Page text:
Due to strict eligibility criteria for HF patients included in randomized controlled trials (RCTs), study results are often considered to be of limited applicability for real-world HF patients, while registry data are thought to map the typical HF patient more accurately. However, recent results obtained from a retrospective observational study including 17,106 de novo HFrEF patients indicate that higher treatment intensity is associated with lower mortality and lower rehospitalization risk [16]. Moreover, triple GDMT HF therapy at discharge was associated with a 32% decrease in the incidence of death or rehospitalization. These results extend the applicability of the RCT findings to HF patients with a more severe comorbidity burden, as 54% of the study participants had diabetes and 34% had CKD.

3. Definition of Worsening Kidney Function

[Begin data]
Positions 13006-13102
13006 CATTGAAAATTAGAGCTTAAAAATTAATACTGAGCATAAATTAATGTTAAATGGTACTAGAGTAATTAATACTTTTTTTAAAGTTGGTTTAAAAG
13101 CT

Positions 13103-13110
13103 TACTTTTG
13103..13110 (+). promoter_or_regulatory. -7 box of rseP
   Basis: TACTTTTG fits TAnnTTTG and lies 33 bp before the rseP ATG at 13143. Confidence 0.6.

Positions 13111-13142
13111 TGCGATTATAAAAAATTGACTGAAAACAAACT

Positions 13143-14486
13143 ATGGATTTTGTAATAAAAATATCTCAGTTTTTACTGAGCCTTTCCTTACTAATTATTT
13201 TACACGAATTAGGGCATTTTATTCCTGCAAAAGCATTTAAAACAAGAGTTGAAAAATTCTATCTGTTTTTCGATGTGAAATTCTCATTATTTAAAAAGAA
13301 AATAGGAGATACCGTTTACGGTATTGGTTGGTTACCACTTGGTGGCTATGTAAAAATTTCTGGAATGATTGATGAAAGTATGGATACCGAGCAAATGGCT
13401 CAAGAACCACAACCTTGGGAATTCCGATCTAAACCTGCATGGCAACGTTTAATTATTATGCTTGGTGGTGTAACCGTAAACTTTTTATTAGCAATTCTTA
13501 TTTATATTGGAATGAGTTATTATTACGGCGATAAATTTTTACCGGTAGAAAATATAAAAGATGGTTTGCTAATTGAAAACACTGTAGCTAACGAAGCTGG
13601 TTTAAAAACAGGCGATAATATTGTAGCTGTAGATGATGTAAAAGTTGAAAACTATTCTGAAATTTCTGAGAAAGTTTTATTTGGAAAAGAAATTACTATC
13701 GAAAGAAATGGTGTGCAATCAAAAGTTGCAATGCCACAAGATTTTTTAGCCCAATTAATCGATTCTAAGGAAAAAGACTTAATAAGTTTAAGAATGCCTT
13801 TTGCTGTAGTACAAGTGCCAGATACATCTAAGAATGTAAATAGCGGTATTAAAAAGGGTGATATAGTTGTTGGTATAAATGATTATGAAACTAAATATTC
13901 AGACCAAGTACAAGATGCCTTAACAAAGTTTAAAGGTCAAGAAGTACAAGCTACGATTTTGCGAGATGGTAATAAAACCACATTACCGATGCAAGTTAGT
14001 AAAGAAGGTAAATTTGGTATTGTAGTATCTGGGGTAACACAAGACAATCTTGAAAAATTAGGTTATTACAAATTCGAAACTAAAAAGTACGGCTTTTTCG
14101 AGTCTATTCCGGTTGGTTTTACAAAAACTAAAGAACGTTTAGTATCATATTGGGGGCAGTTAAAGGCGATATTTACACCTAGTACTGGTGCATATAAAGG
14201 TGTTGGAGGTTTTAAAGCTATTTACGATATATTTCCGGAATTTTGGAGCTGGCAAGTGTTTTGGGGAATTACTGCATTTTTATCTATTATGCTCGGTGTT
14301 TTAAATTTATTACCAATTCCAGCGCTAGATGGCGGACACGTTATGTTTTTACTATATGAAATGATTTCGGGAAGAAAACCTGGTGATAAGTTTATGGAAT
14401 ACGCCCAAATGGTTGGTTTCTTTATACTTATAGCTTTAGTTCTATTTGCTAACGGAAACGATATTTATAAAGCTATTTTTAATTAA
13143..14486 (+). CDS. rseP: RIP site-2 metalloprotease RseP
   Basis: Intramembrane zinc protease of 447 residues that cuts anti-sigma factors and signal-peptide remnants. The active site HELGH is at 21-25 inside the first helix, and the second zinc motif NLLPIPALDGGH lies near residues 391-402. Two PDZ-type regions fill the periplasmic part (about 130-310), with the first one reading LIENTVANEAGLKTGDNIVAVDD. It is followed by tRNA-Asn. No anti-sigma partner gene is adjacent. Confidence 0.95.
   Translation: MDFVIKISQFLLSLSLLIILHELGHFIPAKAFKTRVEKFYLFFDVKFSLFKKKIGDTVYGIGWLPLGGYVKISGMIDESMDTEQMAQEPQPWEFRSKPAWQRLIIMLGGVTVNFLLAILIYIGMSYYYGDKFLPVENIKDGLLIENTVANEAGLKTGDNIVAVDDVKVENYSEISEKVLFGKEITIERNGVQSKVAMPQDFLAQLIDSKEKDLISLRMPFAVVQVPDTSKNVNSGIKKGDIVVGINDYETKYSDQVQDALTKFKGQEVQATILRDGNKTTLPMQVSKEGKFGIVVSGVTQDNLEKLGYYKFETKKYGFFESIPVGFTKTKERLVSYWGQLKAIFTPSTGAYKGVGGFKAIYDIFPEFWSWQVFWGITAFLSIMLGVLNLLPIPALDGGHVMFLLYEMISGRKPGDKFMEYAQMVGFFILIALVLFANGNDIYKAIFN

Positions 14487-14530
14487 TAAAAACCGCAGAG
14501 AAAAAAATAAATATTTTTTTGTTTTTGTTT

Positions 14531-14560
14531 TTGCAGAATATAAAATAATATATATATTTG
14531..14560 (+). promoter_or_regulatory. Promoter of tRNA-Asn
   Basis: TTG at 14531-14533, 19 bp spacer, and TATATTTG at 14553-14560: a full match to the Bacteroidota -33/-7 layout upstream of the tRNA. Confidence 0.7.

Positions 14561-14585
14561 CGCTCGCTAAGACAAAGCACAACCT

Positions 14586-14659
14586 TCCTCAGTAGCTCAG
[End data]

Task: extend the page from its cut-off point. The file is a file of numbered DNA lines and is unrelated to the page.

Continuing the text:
Many HF studies have defined worsening renal function (WRF) as a decrease in the eGFR, but there is great variability in the definition of WRF, and the biomarkers used for grading severity of WRF vary (serum creatinine, cystatin C or estimated GFR). This inhomogeneity makes it difficult to compare studies with each other. For example, when WRF is defined by the increase in absolute creatinine, it inhomogeneously weighs the percentage of worsening of renal function between patients with mild and moderate-to-severe CKD. Nonetheless, there is a general consensus that WRF is an increase of 26.5 µmol/L of serum creatinine, as this increase is associated with a significant elevation in the risk of mortality and morbidity [17,18].

4. Antagonists of the Renin–Angiotensin–Aldosterone System (RAAS)

4.1. Angiotensin Receptor Blockers (ARBs)

4.1.1. ARB in HFrEF with Kidney Dysfunction